Personal Greenhouse Gas Budget-Approach in Switzerland

EBP analyzed the implementation of personal greenhouse gas budgets in Switzerland as an instrument for the long-term achievement of the country’s climate change mitigation goals.

Within the framework of the UN climate change conference in Paris in 2015 (COP 21), Switzerland committed to reducing its greenhouse gas emissions (GHGs) 50% by 2030 and 70-85% by 2050, as compared to emissions in 1990. These goals should contribute to the emission-reduction efforts being made by parties to the climate convention to keep global average temperature increase well below 2°C.

If Switzerland were only to use the existing climate change mitigation instruments included in the current CO2-law, the country would neither reach its national nor its international targets. According to studies, the price of CO2 would need to be significantly higher to reach the goals. Alternative climate change mitigation instruments are, therefore, needed to reduce emissions and to help the country meet its mitigation targets.

Personal Greenhouse-Gas Budgets as a possible Climate Change Mitigation Instrument

In the 1990s in Great Britain, a personal GHG-budget approach was analysed, which would permit each person in a country or region to produce a pre-defined amount of emissions. EBP studied this approach and checked its potential for being implemented in Switzerland.

Analysis of possible Design Options

As part of the study, EBP analyzed and discussed the different design options for such an approach. The following questions were considered:

  • Which areas should be integrated into the approach: housing, mobility and/or consumption?
  • How should the GHG-budgets be defined and the corresponding emission-production-rights be assigned to the population?
  • How should the emission rights be used?
  • When people exceed their allotted emissions, how should this be handled? Can emission rights be traded?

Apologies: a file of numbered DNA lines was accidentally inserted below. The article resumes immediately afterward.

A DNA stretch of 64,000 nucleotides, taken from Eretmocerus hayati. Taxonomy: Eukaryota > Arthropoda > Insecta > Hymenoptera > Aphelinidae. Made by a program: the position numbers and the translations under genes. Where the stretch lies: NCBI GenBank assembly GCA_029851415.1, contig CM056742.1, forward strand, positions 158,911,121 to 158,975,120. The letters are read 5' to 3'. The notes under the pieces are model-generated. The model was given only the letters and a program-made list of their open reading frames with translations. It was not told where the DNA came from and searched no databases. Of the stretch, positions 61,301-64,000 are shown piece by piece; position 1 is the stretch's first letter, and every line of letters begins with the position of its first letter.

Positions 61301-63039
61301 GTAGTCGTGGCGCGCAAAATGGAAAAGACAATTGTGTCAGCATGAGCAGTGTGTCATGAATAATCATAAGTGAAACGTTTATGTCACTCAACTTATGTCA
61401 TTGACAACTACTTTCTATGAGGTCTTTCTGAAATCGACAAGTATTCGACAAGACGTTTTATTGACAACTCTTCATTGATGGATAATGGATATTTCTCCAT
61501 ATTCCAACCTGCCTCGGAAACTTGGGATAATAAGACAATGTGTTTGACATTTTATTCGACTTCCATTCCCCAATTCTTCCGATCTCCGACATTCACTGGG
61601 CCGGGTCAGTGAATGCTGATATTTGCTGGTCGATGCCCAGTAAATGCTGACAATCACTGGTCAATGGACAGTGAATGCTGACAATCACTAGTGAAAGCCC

As a basis for the EBP study, the existing study from Great Britain and other examples of similar approaches from other countries were used.

Design options were discussed and further developed during a workshop with members of the Swiss Advisory Board on Climate Change (OcCC).

Das CO2-Gesetz kurz erklärt
Swiss CO2 law climate change instruments and their functions. Credit: EBP

Grey Emissions as a Challenge

When it comes to consumption, the so-called “grey emissions” that result from goods being produced in foreign countries but consumed in Switzerland are highly significant and need to be considered in a personal GHG-budget approach. The EBP study includes a detailed analysis of the influence of grey emissions on different areas and places special emphasis on the significant proportion of such emissions destined for the consumer market.

GHG-Budget vs. Lifestyle

A budget-approach that directly targets an individual’s personal consumption habits, has a major influence on a person’s lifestyle. Conversely, the lifestyles of the population have an influence on the design of a budget-approach. The latter presents a significant challenge with regard to how well the budget-approach will be accepted by the targeted population.

Four fictitious persons were created to represent select segments of the Swiss population and to provide examples of how the budget-approach would affect their lifestyles, their options for taking actions to reduce personal emissions and how to manage their personal budgets. Furthermore, EBP has drawn conclusions and made recommendations for how the budget-approach could be introduced and communicated in Switzerland.

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